David Ball--the college senior making headlines in The New York Times and USA Today for his football prowess--came to UNH for one reason. "It was one of the few schools that showed even the slightest interest in me for athletics," he says. "Originally for track."
Once a freshman walk-on to the football team, Ball is now a UNH wide receiver chasing Division I-AA records set more than two decades ago by the legendary Jerry Rice.
In high school, Ball played football and basketball and ran track, and was named the school's male athlete of the year. He was a 1,000-point scorer in basketball and still holds the state high jump record. But his high school was located in Orange, Vt., population 965, and he went unnoticed by college scouts.
Even when Ball made the football team--after coach Sean McDonnell '78 watched tapes of the 6-foot 2-inch Ball playing basketball--he struggled to adapt to the collegiate game.
He spent the summer between his freshman and sophomore years working out, adding weight (20 pounds, to reach 200) and refining his routes. By the next fall, he was ready, and in the opening game against defending I-AA champion Delaware, he caught a 44-yard touchdown pass to cap the upset victory.
His story has an eerie similarity to the path followed by a fellow Walter Payton award contender, quarterback Ricky Santos '08. Santos, who is a good friend, was also overlooked by scouts; McDonnell decided to offer him a spot after watching his high school basketball tapes. Santos, too, buckled down the summer after his redshirt season at UNH, lifting weights, watching film and running. He was a fourth-string quarterback in the fall of 2004 when he was plucked from the bench and thrust into the game against Delaware.
The chemistry between Santos and himself, says Ball, is "such a natural thing, I can't even explain it. It's almost like fate for us to both come here together--choose this school--when no one was really giving us a chance."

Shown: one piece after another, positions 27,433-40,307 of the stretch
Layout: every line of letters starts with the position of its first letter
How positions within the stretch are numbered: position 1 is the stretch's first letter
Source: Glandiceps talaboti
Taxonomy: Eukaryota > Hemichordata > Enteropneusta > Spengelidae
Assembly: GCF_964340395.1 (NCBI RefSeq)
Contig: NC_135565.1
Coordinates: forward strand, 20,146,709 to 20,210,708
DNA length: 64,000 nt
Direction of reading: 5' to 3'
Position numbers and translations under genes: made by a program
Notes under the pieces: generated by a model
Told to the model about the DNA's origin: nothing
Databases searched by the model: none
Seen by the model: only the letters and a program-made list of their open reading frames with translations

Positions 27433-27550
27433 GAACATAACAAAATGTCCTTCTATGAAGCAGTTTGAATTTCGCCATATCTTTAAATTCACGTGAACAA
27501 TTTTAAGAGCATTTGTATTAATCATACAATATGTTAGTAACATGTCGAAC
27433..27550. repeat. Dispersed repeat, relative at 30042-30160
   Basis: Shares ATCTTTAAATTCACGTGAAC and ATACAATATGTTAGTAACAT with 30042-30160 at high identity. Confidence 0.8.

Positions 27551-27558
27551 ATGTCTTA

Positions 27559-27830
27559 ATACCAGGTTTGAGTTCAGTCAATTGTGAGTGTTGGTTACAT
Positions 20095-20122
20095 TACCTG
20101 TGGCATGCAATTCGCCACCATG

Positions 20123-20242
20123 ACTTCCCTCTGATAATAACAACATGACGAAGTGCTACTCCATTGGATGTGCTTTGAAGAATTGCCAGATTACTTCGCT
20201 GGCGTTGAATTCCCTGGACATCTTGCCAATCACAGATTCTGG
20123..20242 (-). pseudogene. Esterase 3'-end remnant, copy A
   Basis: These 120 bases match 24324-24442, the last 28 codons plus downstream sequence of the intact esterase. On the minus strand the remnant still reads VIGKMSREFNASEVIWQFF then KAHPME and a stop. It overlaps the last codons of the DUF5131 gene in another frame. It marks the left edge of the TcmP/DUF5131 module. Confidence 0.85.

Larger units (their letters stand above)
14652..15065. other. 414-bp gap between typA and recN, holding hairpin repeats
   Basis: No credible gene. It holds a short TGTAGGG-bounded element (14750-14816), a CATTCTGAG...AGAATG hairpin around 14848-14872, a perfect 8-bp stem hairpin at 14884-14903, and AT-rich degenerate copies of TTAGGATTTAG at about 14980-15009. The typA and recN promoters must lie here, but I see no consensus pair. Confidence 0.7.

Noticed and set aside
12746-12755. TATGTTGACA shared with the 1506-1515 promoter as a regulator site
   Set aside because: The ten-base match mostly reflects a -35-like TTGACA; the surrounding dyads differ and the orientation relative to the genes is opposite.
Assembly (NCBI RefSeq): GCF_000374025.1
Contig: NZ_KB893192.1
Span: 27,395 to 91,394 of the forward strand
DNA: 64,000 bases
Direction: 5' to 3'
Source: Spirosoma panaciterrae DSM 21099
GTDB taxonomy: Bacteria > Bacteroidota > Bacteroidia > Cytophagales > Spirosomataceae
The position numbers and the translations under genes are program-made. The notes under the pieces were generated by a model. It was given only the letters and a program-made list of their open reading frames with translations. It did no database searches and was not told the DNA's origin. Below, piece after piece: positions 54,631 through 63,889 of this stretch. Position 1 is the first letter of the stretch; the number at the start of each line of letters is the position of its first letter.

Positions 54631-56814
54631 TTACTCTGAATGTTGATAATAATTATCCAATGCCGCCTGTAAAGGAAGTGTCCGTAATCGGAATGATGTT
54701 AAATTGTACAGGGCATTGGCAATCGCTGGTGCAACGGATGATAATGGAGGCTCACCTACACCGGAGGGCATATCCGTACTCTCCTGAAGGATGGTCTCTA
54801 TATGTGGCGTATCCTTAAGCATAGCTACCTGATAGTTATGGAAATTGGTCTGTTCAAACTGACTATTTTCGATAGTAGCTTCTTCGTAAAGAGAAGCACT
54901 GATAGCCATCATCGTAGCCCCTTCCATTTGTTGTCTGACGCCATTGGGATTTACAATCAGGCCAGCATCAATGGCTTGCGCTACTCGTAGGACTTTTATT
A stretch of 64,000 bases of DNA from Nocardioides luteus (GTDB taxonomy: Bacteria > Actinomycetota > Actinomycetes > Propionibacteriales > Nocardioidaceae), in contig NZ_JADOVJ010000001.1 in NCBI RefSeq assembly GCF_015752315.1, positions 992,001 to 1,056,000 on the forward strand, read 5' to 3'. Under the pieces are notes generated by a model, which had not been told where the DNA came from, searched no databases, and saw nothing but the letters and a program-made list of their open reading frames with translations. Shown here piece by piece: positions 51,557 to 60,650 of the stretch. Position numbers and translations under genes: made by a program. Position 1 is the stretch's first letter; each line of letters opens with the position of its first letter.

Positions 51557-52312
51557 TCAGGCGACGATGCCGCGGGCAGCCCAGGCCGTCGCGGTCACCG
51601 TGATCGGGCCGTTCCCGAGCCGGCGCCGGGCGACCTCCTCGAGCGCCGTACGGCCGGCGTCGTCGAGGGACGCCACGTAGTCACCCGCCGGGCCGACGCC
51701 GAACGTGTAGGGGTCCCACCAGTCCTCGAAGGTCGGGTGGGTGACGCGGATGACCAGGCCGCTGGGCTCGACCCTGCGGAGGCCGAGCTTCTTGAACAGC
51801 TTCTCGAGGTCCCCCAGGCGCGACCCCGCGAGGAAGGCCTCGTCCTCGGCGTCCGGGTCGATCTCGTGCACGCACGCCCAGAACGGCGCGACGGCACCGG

This fall, UNH stunned Big Ten Northwestern by beating them 34-17 in the season's first game. The Union Leader described it as "the school's proudest moment in competition." UNH rolled over Stony Brook and Dartmouth and then beat Delaware 52-49 in a rollicking game a TV announcer called "the most entertaining football game I've ever seen in my life."
Double- and triple-covered at Delaware, Ball may end up playing decoy; it's a role he says he is prepared to accept. In UNH's no-huddle, unpredictable game, Ball lines up on the scrimmage line just about anywhere, making his defenders scramble. But the No. 1-ranked UNH team has depth: At Delaware, junior running back Chris Ward and freshman running back Chad Kackert were conspicuously present and Santos was the master of improvisation, accounting for 112 yards of rushing and twice taking the ball into the end zone himself.
Ball, a kinesiology major, wants to work with children and hopes to become an elementary school physical education teacher and coach. But if the NFL is interested, he's prepared to switch gears again. After all, when Ball is asked at what point football became his favorite sport, he answers--without hesitation--"my sophomore year of college."Return to UNH Magazine Campus Currents